Best Practices

Why every board presentation should include this product usage metric

Published Mar 27, 2023

If you’ve ever been to a board meeting for a company that sells a software product—which is nearly every company these days—think about what it was like. What metrics were presented and discussed? I can almost guarantee that the conversation centered around things like Annual Recurring Revenue (ARR), Net Revenue Retention (NRR), Customer Acquisition Cost (CAC), and churn rate.

While these metrics provide an important measure of business performance, they really only show half of the picture. More importantly, once you have these numbers, it’s usually too late to take any action to impact them. 

Consider the scenario where you miss your revenue projection one quarter. What happens next? You can make changes to strengthen your pipeline and optimize marketing spend, but it could be several months before you’re able to course correct.

Leading vs. lagging indicators

In other words, business and financial metrics are lagging indicators: They measure past performance. In order to get ahead of things like customer churn or revenue loss, companies need to track leading indicators, which are measurable in a shorter timeframe and ​​indicate future performance.

A key leading indicator for software companies is product usage. When product usage is decreasing, it can be a signal of low customer satisfaction or even potential customer churn. Data points like product usage over time, feature adoption, and workflow completion can serve as warning signs of product friction and issues—before it’s too late.

That said, companies should be tracking both leading and lagging indicators, especially when it comes to reporting business performance. By combining business and financial metrics with product usage metrics, you’ll be better able to build a successful product that leads to positive business outcomes.

But with so many product usage metrics to choose from, which one(s) should teams focus on? Enter: Product Engagement Score (PES).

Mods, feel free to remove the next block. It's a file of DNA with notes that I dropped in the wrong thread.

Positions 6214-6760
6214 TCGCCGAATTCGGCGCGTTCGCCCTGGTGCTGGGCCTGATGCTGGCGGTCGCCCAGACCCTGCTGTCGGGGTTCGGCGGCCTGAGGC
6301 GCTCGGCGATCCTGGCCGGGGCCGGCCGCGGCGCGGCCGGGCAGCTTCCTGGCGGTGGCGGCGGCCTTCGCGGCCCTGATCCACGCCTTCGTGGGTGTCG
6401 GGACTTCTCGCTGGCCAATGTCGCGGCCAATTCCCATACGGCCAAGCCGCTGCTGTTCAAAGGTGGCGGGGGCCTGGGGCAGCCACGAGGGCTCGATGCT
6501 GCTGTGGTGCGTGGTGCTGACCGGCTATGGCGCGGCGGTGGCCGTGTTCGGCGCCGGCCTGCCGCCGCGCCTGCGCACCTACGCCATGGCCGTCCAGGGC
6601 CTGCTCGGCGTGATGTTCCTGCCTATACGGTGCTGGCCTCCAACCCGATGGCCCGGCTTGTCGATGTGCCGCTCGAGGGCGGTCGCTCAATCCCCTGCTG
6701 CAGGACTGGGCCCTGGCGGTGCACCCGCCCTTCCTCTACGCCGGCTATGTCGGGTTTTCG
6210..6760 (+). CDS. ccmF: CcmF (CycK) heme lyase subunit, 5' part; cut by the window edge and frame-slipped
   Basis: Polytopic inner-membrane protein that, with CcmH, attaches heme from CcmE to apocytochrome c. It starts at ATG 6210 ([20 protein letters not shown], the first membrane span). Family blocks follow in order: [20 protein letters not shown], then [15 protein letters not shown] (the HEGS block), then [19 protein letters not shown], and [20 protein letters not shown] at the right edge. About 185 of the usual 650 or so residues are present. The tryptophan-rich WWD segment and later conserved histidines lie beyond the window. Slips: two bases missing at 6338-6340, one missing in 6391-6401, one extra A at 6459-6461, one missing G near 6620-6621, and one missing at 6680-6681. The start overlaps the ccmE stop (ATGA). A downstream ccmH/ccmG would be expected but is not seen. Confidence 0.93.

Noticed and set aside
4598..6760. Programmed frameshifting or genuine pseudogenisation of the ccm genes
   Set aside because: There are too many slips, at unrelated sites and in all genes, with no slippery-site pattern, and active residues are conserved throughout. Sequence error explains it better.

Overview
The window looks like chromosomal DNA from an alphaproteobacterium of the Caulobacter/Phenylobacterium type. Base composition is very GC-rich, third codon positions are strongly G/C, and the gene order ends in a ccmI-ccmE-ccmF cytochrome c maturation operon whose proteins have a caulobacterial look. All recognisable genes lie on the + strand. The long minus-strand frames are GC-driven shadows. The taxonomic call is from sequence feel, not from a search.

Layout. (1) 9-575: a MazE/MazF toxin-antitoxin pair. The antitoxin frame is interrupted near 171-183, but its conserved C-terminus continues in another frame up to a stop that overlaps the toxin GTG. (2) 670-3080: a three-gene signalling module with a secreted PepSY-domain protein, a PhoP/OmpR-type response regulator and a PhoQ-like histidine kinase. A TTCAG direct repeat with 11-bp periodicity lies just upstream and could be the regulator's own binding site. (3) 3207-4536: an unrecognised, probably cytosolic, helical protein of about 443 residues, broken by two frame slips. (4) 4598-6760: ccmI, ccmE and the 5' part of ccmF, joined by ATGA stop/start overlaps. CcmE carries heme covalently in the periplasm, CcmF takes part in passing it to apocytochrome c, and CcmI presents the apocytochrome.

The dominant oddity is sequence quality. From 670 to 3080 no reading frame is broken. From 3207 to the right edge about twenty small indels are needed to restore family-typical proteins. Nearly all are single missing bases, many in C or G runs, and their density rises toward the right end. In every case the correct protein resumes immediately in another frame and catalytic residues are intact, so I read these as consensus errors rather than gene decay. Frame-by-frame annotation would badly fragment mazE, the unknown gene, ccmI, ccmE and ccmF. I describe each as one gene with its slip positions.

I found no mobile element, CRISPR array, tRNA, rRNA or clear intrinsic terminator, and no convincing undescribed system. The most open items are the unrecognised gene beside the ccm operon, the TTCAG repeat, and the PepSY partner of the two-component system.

What is the Product Engagement Score?

The Product Engagement Score is a composite metric that takes the average of a product’s adoption, stickiness, and growth—three metrics that are key to understanding product health. Our product team created PES to help product leaders boil product engagement down to a single number, making it easy to quickly diagnose how a product is performing. If and when PES shifts over time, teams can dig into each component to understand what’s causing the change.

Here’s an overview of the three metrics that go into PES:

Adoption: This is a user activation metric that measures usage of a product’s key features or “aha moments.” For PES, adoption is calculated by taking the average number of these key features, also known as Core Events, adopted by all active visitors or accounts.

Stickiness: This measures how many users return to your product on a regular basis, and can be calculated three different ways:

    • Monthly users who return daily (DAU/MAU)
    • Weekly users who return daily (DAU/WAU)
    • Monthly users who return weekly (WAU/MAU)

Growth: This uses the Quick Ratio, which factors user growth, retention, and churn, and accounts for how efficiently the product is growing.

Using PES to make data-driven decisions

In addition to providing a clear measure of product engagement, PES is also especially useful in informing decision making. With PES, you can make data-driven product—and business—decisions like where to invest development resources, which features to sunset, and where to focus your team’s work.

When using Product Engagement Score to inform decision making, it’s important to think about what the data is actually signaling. Here are some examples to consider:

    • Low adoption: If you see low or decreasing adoption, try to determine why users aren’t engaging with these key features. Do you need to make the features more discoverable? Do you need to create in-app guides to walk users through tasks and workflows? It’s also useful to re-examine your onboarding experience—are you introducing your product’s most important features during onboarding? Hint: You should be.
    • Low stickiness: If stickiness is low, this could be a sign that you need to invest in your user experience because people are using the product once, but not returning on a regular basis. You might also want to reach out to customer-facing teams to understand what’s happening at a specific account to cause the drop in stickiness.
    • Low growth: If you see low or stagnating growth, it could signal that you need to innovate and expand your product portfolio. For example, you might have a cash cow product—one that has a large market share in a slow-growing industry—and the market is getting capped. You don’t want to dedicate all of your resources to a product that’s never going to grow. This PES data can help support a recommendation to expand into new product offerings.

If you’re a Pendo customer, PES is already set up and ready to access in your Pendo account. You’ll be able to view PES data over time, at the user and account level, and drill into each component to get even more insight into your product engagement. What’s more, you can start using this data to take action, improve your product, and impact the business as a whole.

Ready to bring product usage data to the boardroom (and beyond)? Use this slide deck template to present your PES data effectively.